8 Simple Steps for How to Read a Dog Food Label

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Like us humans, what dogs eat matters to their longevity. Unfortunately dog food labels

can be super sneaky. At Grocery Pup, we’ve worked to simplify this process by:

  • Providing only human-grade ingredients to guarantee premium quality

  • Making food with easy to see ingredients so you know what’s in our meals. No more canned mush or dry pellets that make it impossible to tell what’s in the food.

Despite taking these steps, we still hear a lot of confusion and noise around how consumers can know what they are feeding their dogs.  Below, we list 8 key steps to read a dog food label confidently. This will help you pick the best food for your dog’s needs. Better yet, it will eliminate the need to hope that paying more will get you better quality.

Step #1: Don’t Be a Fool to the Pretty Imagery on the Front of the Packaging. We know those pictures of juicy steaks are tantalizing. And, those farm fresh vegetables evoke memories of delicious Sunday dinners at Grandma’s house. But, whatever you do, don’t let them seduce you into thinking they represent what’s in the dog food. If you want to know what you’re actually feeding your dog, it’s important to ignore that lovely imagery. Instead, focus on the ingredient list and nutritional facts listed on the back. In too many cases, you’ll find out those yummy looking pictures don’t represent what’s actually in the food.

Step #2: Don’t Only Check if Meat Is the First Ingredient, Look at the First Five Ingredients: Dog food companies list ingredients in order of descending weight. Consumers that know this, often check if a dog food brand lists meat first. They assume that if meat is the first ingredient, then the food must be premium quality. Unfortunately, is isn’t always true.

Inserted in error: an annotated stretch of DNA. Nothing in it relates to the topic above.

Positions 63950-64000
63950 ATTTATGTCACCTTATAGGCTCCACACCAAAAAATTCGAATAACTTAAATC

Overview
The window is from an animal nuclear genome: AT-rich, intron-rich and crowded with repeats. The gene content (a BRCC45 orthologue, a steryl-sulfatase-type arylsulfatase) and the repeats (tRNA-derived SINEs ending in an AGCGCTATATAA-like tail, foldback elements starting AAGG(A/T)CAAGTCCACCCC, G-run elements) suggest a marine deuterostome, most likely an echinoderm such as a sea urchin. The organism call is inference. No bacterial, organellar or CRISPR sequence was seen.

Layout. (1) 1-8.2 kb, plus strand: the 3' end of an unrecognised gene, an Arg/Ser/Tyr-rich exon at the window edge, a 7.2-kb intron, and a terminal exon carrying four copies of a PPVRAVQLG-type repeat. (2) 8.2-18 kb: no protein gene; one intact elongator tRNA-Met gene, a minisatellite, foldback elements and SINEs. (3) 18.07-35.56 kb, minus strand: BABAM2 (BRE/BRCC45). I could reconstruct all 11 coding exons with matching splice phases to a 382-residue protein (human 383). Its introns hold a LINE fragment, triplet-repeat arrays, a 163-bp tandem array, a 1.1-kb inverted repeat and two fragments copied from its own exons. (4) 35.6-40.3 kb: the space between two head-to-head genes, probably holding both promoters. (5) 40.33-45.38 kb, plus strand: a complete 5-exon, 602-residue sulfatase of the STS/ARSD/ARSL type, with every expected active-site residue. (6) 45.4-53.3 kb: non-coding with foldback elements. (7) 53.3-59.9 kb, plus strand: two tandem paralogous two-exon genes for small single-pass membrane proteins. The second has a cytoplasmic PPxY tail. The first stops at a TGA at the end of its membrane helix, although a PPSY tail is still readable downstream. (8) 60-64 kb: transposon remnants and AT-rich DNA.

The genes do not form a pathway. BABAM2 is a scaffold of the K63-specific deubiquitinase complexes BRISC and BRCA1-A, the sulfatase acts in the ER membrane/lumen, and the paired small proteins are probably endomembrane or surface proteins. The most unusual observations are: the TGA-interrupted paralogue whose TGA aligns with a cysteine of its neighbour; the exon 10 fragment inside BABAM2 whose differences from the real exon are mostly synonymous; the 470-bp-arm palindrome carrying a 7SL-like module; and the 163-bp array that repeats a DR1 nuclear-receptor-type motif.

What you need to keep in mind is that these labels list uncooked, ingredients by their weight. This means that labels list meat is at its raw weight, which includes quite a bit of water weight. As a result, meat is oftentimes the heaviest ingredient listed first. Once the cooking process removes water from the meat, the meat is reduced in weight. With dry dog food, ingredients are cooked at extremely high temperatures and the weight of the meat can be reduced by roughly 80%! This means that the bulk of the food is likely coming from ingredients two, three, four and five. For these ingredients, look for another meat or meat meal (a high protein source), vegetables or fruits, and one grain source. If most or all are grain or potato sources then it means the food is very carb-heavy and not ideal for your pupper. Below are two examples of this. You’ll see both have meat listed first, but Example 1 has all carbs in the four ingredients that follow. Whereas, Example 2, has a good combo of meat and veggies listed in the next four ingredients.

Example 1

Beneful Label

Example 2

Zignature Label

Step #3: Look for Human-Grade Ingredients. Ideally the food you buy uses ingredients fit for human consumption. Looking for humane-grade isn’t about finding food that you and your dog could eat together. Instead, it’s about finding ingredients that truly are high-quality and premium. Due to lax FDA labeling requirements, humane-grade ingredients are the only way to guarantee your dog’s food contains high quality ingredients.

According to the FDA: “Products labeled as premium or gourmet are not required to contain any different or higher quality ingredients, nor are they held up to any higher nutritional standards than are any other complete and balanced products.” As a result, you can only know for sure that you’re getting good cuts of meat if you get human-grade dog food. Without human-grade ingredients, there’s no guarantee that the meat recipe that’s marketed and priced as premium is indeed premium. And, there’s no guarantee the meat is from a good source and not from an animal that was deemed unfit for human consumption due to a disease such as cancer.

Step #4: Avoid Meat By-Products and Digest. Animal by-products and digest include what’s leftover after all of the parts fit for human consumption have been removed from a carcass. As a result, by-products and digest are often inedible waste materials like heads, feet, lungs, and even tumors. There are exceptions to this with by-products that can include livers, kidneys, hearts, or gizzards (all good things for dogs). But, to be safe, if a label doesn’t specify what’s included in the by-products, we recommend avoiding the food.

Step #5: Avoid Corn or Soy. Both are cheap filler ingredients that are often used as low-quality protein substitutes. Corn has minimal nutritional value and is one of the most common causes of food allergies in dogs. Soy has been shown to negatively affect the thyroid gland and disrupt the endocrine system.